The cover of the American humorist P J O'Rourke's first British publication, Republican Party Reptile, sported a monster truck stencilled onto a can of foaming beer, which perfectly captured his core material. Reptile gathered P J's libertarian rants and petrolhead confessions from magazines like Rolling Stone and National Lampoon. In 1987 this was hilarious hedonism, a dry mix of chauvinistic irreverence spritzed by lusty gags about girls and drugs.
Few of his "confessions" were fresher than the snortingly funny "How to Drive Fast on Drugs While Getting Your Wing-Wang Squeezed and Not Spill Your Drink", a seminal piece of advice on how to cope with simultaneous motor, sexual and narcotic overload. Happily, this is the first essay in Driving Like Crazy, P J's latest collection of "vehicular hell-bending" anecdotes. Unhappily, it exposes a steady softening of his comic thrust. The second piece is a middle-aged riposte which sharply mocks the delinquent fantasies of "my shavetail self". A later chapter on the joy of rallying vintage cars in California, in which the entrants are more likely to need roadside assistance from a urologist than a mechanic, maintains this self-deprecating theme. But in too many other pieces the youthful exuberance has given way to a blur of technical detail.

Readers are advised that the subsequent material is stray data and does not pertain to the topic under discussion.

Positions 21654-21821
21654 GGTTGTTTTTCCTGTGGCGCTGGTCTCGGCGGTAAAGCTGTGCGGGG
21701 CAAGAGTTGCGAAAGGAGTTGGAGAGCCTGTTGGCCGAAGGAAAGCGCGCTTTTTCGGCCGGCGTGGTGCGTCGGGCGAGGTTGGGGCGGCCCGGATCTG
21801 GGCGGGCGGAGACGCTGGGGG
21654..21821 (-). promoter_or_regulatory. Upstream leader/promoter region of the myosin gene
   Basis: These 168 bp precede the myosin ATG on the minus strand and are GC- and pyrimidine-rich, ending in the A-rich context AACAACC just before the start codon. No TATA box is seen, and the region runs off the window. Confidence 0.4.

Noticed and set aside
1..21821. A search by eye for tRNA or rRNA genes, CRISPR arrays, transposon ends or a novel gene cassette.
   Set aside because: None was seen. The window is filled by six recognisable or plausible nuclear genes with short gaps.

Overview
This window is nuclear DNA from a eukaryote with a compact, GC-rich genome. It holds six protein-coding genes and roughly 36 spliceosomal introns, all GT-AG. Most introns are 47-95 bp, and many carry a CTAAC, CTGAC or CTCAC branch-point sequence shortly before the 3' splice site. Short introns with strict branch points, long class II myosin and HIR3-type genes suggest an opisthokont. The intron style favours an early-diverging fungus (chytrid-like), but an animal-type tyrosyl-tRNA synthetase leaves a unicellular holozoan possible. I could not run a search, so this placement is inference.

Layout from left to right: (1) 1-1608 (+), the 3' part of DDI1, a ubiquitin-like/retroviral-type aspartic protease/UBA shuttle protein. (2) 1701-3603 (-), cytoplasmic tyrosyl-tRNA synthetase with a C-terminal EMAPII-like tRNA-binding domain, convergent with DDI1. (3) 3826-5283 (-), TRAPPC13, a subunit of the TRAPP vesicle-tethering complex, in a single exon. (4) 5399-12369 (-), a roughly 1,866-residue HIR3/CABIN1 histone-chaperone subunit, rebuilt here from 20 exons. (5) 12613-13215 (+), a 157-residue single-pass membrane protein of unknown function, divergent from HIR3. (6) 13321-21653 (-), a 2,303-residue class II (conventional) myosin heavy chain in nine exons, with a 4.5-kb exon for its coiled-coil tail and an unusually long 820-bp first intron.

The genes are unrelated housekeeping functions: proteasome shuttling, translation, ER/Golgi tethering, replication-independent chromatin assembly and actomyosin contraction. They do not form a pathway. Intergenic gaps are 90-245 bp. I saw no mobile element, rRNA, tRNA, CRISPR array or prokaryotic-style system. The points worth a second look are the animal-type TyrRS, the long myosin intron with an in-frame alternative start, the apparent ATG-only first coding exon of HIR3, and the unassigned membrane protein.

A fillip on stock car racing's hospitality circus has faint echoes of gonzo journalism, while co-driving a gruelling off-road race in Mexico with (former Monkee) Mike Nesmith is a sustained adrenalin rush. Most other pieces lack the snappiness and cheeky one-liners of his earlier work. Increasingly, they rely for humour on indulging his uninhibited disgust with anything to the left of Ronald Reagan.
Somewhere, P J has mislaid his knack for goosing liberal sensibilities. Both the introduction and final chapter are little more than bile-fuelled whines against any form of regulation that might curb vehicular excess, graced by neither coherence nor comic uplift. Driving Like Crazy still has a fair amount of poke, but also plenty of drag.